Priorities of a Fund Manager

Focusing more on performance, less on money-raising.


The day I launched Melissinos Trading, I had $300,000 in assets from four investors. Eight months later I got another investor. Growth was slow during that first year. In fact, it took a total of 15 months for assets to double from day one.

But from the day I launched, people were engaged, responding to monthly performance letters firing off questions about my positions and where I thought markets were headed, etc. This told me I was on the right track. I figured that if I could perform well and explain the value I brought to a portfolio, more people would eventually start investing with me.

This is still my focus today. Instead of focusing on raising money from every eligible investor out there, I concentrate on putting up numbers and communicating my value proposition. This is important to me because most people do not make great investing decisions. They’re usually jumping in and out at the wrong times because the manager doesn’t take the time to set expectations. Reducing the churn rate can boost growth as much as increasing the number of investors.

This may sound naive, but to me it makes a lot of sense. It’s hard to control the number of new investors you attract every month — especially without resorting to sleazy tactics that pressure people into an investment that may not be right for them. You put your health at risk worrying about how much new capital you’re bringing in each month. Plus, constantly comparing yourself to other funds with large AUMs (while losing sight of how long it took them to grow) constantly reminds you that you’re a failure.

For me, making performance a priority comes natural. I spent most of my life in athletics, so performing well was always the goal. It didn’t matter how many people were in the stands watching.

To attract investors, I like a simple value proposition. Too often, investors get scared off by fancy finance lingo which results in missed opportunities. If you look at Melissinos Trading’s website, the methodology is described in three easy steps. Performance reports are simple too — showing monthly numbers, what positions are currently held and how much capital is at risk. There are no complicated charts or graphs with confusing statistical language that no one understands. That distracts from what actually matters.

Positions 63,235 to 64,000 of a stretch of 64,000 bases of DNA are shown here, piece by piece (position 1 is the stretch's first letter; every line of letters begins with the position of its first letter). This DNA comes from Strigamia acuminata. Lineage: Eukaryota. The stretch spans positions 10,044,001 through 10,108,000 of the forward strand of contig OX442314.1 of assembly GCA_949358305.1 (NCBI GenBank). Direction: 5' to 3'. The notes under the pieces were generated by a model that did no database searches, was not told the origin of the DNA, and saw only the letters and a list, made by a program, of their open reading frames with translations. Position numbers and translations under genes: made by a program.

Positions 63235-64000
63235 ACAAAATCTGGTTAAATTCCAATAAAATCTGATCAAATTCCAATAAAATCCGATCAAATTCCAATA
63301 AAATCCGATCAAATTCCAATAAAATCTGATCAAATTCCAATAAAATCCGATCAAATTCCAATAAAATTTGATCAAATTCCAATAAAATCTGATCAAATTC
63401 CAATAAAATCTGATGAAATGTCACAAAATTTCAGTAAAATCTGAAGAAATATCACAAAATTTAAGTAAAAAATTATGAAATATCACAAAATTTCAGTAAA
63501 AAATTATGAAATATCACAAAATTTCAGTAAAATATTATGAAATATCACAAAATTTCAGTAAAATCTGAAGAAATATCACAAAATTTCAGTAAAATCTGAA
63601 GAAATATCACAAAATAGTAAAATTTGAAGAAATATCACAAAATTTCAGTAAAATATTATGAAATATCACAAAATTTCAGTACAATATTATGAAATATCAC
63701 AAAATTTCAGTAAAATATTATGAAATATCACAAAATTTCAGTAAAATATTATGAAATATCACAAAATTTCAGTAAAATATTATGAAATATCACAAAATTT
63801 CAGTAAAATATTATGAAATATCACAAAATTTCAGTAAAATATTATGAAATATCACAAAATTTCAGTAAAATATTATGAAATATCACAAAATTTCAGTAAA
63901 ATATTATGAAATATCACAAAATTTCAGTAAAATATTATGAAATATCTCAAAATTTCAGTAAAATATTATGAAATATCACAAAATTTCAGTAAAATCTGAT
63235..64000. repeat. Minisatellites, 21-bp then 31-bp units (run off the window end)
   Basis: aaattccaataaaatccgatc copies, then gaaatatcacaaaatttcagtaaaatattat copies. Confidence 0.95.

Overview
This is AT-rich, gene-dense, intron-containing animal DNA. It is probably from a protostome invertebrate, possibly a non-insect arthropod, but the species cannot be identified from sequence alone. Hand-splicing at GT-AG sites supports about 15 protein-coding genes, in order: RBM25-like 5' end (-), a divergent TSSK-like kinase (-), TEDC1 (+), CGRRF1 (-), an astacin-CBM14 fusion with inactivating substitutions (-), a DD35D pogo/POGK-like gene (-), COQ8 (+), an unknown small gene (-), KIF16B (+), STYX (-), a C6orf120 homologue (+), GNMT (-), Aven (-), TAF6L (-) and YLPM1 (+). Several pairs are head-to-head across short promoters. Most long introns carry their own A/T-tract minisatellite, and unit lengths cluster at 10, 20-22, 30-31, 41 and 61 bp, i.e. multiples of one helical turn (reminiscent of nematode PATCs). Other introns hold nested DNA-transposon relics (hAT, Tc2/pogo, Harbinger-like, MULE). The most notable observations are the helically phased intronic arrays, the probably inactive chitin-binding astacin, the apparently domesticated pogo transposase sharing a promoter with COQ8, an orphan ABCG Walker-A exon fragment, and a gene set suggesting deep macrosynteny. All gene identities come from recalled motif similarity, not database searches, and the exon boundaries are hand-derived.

I take a simple approach when educating an investor on my strategy. One thing I’ve noticed is that people want the simple 3-minute version. They want to know how it works, when it performs well, poorly and how much risk I take. They don’t want to be bombarded with performance and correlation statistics right away. After trust, understanding the value is their biggest priority.

I like understanding an investor’s goals and risk tolerance before doing business. If we’re too far apart on these issues, then it’s probably not a good idea for them to invest. Drama will almost certainly arise — especially when performance goes through a rough patch. Setting expectations early on helps avoid stress down the line.

There’s another major benefit of making performance the priority: interests are aligned between the manager and investor. The manager only makes money when he makes money for his investors. For a startup fund with a low AUM, charging a management fee for a while is probably OK because it will relieve some of the stress of having to make money all of the time — which is impossible, anyway. Once AUM achieved critical mass, however, I believe the most optimal relationship is one based solely on performance.

There are many ways to attract investors. I’m focusing on producing solid performance to ensure that people who do invest with me continue to do so for a long time.